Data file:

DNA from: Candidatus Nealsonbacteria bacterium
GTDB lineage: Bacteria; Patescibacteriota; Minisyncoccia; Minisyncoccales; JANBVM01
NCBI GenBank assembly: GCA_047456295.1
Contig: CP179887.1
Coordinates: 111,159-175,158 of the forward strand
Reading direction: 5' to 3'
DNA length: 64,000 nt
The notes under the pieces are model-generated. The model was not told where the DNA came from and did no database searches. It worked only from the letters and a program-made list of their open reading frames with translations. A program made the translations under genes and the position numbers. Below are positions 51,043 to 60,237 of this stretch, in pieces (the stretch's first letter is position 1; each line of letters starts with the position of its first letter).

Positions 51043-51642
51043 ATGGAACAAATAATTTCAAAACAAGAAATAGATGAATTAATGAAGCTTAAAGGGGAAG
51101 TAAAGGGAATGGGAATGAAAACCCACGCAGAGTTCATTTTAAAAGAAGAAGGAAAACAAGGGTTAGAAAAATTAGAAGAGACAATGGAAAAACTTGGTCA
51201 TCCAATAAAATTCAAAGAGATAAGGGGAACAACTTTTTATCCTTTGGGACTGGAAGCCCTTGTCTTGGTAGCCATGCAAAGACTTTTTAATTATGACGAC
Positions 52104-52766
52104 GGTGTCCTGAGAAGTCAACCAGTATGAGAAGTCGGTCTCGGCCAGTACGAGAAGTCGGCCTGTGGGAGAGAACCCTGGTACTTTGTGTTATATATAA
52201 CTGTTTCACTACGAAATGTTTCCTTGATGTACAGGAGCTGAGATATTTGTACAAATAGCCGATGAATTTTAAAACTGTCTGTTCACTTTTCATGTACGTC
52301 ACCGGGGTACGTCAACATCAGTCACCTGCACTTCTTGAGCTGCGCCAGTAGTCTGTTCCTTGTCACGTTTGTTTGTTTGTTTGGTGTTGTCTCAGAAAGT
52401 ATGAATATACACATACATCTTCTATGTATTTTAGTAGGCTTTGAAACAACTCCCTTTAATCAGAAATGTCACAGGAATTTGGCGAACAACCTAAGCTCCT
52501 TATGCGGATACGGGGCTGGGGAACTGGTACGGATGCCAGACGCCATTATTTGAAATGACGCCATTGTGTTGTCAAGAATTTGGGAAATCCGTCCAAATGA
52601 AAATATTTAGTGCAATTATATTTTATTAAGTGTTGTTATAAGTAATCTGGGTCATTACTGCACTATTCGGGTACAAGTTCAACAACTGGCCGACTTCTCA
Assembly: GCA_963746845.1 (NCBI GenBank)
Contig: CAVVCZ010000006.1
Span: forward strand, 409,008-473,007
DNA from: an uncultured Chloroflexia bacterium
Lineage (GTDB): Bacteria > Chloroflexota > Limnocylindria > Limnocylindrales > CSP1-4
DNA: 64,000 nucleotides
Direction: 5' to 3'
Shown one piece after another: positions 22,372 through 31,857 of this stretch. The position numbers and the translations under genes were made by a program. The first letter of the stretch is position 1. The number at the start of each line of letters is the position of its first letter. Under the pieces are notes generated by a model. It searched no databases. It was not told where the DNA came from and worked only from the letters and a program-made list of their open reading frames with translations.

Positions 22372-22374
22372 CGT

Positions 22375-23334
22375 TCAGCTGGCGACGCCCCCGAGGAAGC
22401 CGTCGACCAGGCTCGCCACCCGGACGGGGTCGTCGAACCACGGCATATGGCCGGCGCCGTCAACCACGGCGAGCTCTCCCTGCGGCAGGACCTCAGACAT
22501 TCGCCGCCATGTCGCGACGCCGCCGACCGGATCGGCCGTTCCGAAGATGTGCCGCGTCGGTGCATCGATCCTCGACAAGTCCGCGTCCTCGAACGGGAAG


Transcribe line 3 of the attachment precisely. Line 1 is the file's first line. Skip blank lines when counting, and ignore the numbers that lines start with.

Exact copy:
NCBI GenBank assembly: GCA_047456295.1